1. Big Data for personalization plays a key role

Marketers are increasingly using Big Data to get their brand message out to the public in a more personalized format. One obvious example is Google Trend analysis, a highly useful tool that marketing experts use to obtain the latest on what is trending around the world. You can — and should — use it in your business marketing efforts. Big Data will also let you offer specific content to buyers who are more likely to look for certain items, for example, and offer personalized deals to specific groups of within your customer base. Other tools, which until recently were the stuff of science fiction, are also available that let you do things like use predictive analysis to score leads.

  1. Visual media matters

A picture really is worth a thousand words, as the saying goes, and nobody can deny the effectiveness of a well-designed infographic. In fact, some studies suggest that Millennials are particularly attracted to content with great visuals. Animated gifs and colorful bar graphs have even found their way into heavy-duty financial reports, so why not give them a try in your business marketing efforts?

A few more tips:

  • Always keep your content relevant and current to attract the attention of your target audience.
  • Always keep all your social media and public accounts fresh. Don’t use old content or outdated pictures in any public forum.
  • Your reviews are a proxy for your online reputation, so pay careful attention to them.
  • Much online content is being consumed on mobile now, so focus specifically on the design and usability of your mobile apps.
  • Online marketing is essentially geared towards getting more traffic onto your site. The more people visit, the better your chances of increasing sales.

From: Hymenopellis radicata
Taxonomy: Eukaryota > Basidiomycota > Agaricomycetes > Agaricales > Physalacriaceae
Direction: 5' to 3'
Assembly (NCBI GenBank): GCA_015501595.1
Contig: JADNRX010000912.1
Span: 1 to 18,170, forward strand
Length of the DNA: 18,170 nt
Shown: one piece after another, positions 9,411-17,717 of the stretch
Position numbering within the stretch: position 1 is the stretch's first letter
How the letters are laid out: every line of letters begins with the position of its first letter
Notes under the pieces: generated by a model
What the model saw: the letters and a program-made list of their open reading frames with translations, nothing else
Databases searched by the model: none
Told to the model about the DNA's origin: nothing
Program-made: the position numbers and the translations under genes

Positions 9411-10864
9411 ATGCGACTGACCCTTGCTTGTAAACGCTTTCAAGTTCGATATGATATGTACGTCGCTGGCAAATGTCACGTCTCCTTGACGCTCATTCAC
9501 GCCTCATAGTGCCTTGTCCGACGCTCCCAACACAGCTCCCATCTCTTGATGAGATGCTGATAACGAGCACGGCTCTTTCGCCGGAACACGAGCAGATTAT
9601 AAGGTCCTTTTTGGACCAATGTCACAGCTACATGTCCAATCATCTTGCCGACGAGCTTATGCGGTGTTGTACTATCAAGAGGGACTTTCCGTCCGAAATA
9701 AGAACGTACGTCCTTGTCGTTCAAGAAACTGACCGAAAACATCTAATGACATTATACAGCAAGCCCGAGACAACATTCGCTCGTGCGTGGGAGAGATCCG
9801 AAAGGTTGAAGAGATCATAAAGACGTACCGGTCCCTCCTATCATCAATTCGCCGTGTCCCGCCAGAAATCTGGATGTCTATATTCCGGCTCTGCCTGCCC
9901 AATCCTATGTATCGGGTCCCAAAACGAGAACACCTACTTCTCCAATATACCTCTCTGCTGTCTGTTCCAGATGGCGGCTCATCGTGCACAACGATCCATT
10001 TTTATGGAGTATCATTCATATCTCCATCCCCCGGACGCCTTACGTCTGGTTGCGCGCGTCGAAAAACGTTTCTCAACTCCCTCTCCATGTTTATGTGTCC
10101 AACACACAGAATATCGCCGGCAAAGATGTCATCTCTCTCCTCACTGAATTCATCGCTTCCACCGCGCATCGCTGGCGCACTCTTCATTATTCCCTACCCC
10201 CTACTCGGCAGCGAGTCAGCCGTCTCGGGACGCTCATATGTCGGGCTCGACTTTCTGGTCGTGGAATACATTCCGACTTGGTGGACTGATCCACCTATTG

Want more insight on how digital marketing is evolving? See Shutterstock Report: The Face Of Marketing Is Changing — And It Doesn’t Include Vince Vaughn.

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About Sunny Popali

Sunny Popali is SEO Director at www.tempocreative.com. Tempo Creative is a Phoenix inbound marketing company that has served over 700 clients since 2001. Tempos team specializes in digital and internet marketing services including web design, SEO, social media and strategy.

Compelling Shopping Moments: 4 Creative Ways Stores Connect With Their Customers

Ralf Kern

compelling shopping momentsOn a recent morning, as I was going through my usual routine, my coffeemaker broke. I cannot live without coffee in the morning, so I immediately looked up my coffeemaker on Amazon and had it shipped Prime in one day. My problem was solved within minutes. My Amazon app, and my loyalty account with that company, was there for me when I needed it most.

It was in this moment that I realized the importance of digital presence for retailers. There is a chance that the store 10 minutes from my house carries this very same coffeemaker; I could have had it in one hour, instead of one day. But the need for immediate access to information pushed me to the online store. My local retailer was not able to be there for me digitally like Amazon.

Retail is still about reading the minds of your customers in order to know what they need and create a flawless experience. But the days of the unconnected shopper in a monochannel world are over. I am not alone in my digital-first mindset; according to a recent MasterCard report, 80% of consumers use technology during the shopping process. I, and consumers like me, use mobile devices as a guide to the physical world.

We don’t need to have an academic discussion about multichannel, omnichannel, and omnicommerce and their meanings, because what it really comes down to for your consumers, or fans, is shopping. And shopping has everything to do with moments in your customers’ lives: celebration moments, in-a-hurry moments, I-want-to-be-entertained moments, and more. Most companies only look for and measure very few moments along the shopping journey, like the moment of coupon download or the moment of sales.

Anticipating these moments was easier when mom and pop stores knew their customers by name. They knew how to be there for their shoppers when, where, and how they wanted it. And shoppers didn’t have any other options. Now it is crucial for companies to understand all of these moments and even anticipate or trigger the right moments for their customers.